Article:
In theory a National Cat Fund would be funded by setting aside a portion of insurance premiums paid by policyholders in the states participating in the fund. A National Cat Fund would be a separate fund that would earn interest and grow during the years when there aren't any claims.

Supporters claim that no taxpayer money would be needed to sustain a National Cat Fund. Storm history tells us there would be times that federal tax dollars would have to be used to offset major losses.

And everyone knows that the federal government can't keep its funds separate. Just ask someone in Washington to show you the billions that are supposed to be in the Social Security Trust Fund. You won't be shown any cash - just a drawer full of T-Bills and IOU's.

Now that the Big Three Auto makers and other shameless Fortune 500 companies have beaten Florida to the punch in Washington, it is very unlikely that a National Hurricane Catastrophe Fund will pass anytime soon. The red ink in Washington will make even President Elect Obama shy away from any additional federal obligations. So don't look to the federal government to help keep the promise that was made to pay your Florida home insurance claim.

Finally, Citizens Property Insurance Corporation has consistently reported that it doesn't have anywhere near the money it needs to pay out the almost half a trillion dollars in hurricane exposure it after a major Florida hurricane.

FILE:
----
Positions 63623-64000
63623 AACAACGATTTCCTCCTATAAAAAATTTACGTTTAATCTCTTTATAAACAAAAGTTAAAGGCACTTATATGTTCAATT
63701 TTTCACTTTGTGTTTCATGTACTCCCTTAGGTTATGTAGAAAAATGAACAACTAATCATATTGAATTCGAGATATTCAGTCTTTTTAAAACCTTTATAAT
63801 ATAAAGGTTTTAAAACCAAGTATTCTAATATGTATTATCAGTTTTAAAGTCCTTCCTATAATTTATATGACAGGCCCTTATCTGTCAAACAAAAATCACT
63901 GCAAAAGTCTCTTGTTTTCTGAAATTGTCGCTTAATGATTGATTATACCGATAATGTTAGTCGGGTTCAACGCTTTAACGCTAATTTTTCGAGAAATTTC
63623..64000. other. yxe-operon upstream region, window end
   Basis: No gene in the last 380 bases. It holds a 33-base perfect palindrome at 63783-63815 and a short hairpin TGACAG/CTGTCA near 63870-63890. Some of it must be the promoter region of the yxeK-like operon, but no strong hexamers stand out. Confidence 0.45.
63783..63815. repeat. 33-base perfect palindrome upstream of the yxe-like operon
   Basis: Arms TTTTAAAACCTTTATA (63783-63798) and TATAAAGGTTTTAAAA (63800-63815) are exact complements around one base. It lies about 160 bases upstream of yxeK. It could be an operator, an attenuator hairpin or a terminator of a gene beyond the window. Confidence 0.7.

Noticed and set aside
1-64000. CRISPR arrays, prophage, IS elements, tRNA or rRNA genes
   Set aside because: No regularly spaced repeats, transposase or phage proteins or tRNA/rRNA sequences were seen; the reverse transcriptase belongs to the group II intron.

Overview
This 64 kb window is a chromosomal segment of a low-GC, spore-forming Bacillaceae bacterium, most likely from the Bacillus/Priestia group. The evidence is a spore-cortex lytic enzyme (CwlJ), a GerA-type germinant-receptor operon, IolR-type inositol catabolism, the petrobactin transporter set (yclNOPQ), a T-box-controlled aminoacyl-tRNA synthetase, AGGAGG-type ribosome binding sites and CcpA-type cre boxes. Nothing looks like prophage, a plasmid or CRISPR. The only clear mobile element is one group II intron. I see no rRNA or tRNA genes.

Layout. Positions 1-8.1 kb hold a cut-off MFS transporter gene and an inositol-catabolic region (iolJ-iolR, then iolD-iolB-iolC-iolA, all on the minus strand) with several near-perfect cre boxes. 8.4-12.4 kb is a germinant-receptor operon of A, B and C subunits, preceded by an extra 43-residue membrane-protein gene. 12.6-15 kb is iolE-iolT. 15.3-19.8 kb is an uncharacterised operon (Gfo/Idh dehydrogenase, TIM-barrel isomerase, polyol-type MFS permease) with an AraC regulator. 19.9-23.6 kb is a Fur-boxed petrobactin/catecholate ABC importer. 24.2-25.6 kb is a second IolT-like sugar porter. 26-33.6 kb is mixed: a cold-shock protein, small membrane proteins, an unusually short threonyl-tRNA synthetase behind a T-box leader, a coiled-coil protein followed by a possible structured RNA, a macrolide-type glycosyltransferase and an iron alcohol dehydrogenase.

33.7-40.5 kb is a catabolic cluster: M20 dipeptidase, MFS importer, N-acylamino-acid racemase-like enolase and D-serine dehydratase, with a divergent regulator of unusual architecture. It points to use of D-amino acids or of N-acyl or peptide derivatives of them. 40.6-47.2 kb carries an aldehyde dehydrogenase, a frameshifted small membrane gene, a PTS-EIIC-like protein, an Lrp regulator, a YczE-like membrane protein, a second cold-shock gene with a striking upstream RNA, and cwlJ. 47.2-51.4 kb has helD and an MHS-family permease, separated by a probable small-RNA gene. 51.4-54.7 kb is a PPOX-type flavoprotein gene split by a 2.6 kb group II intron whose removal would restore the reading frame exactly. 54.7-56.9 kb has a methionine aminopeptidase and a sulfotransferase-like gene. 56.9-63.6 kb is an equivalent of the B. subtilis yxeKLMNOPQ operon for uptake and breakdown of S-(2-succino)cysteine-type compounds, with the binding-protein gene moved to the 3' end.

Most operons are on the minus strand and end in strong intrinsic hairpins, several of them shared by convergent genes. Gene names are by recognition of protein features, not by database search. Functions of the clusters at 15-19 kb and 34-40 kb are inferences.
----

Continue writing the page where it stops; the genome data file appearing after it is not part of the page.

A large hurricane would mean that Citizens can't pay even its primary obligations - those that it must pay even before losses reach levels where Florida Hurricane Catastrophe Fund reinsurance kicks in. And as a Citizen policyholder, you'll also pay more in special assessments than someone with a private home insurance company after a major Florida hurricane - special charges tacked on to your annual insurance bill.

In this new brave world where even governments can't keep their promises here are some steps you should take as a Florida home insurance consumer right now:

Get a Florida wind inspection done and harden your home as much as possible.

Stay out of Citizens Property Insurance Corporation if you can.

Look for a home insurance company with strong financials and a small geographically dispersed policy base across both Florida and other states. Fewer policyholders will mean faster payment of your claim.

Report your insurance claim the same day as the Florida hurricane. This will make it more likely that you will get paid before your insurance company looks to the Florida Cat fund for reimbursement.

Last but not least. The fact that the Florida Cat Fund is short on money has not been lost on Florida home insurance companies. They are being charged for reinsurance by an entity that has publicly stated that it can't meet its obligations. That means insurance companies are not getting what they paid for.

You should expect Florida home insurance companies to try to buy more of their reinsurance in the private market and not from the State of Florida in 2009. And they will look to pass that cost through to you in the form of higher insurance rates. If they don't get the rate increases they need, your Florida home insurance policy might be cancelled.

As the Florida home insurance crisis continues, it has never been more important for you to stay on top of the Florida home insurance market for private insurance. You never know when you might have to shop for a new Florida home insurance company.

About Author Michael Letcher :

Michael Letcher is a CPA and a former executive with Bank of America and W.R. Grace.&nbsp; His buyer's guide helps consumers like you to find affordable Florida home insurance quickly.&nbsp; Get his free newsletter and pay close attention to anything that threatens the cost of your homeowners insurance in Florida by visiting => <a href="" target="_blank"></a>

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Article Added on Thursday, April 30, 2009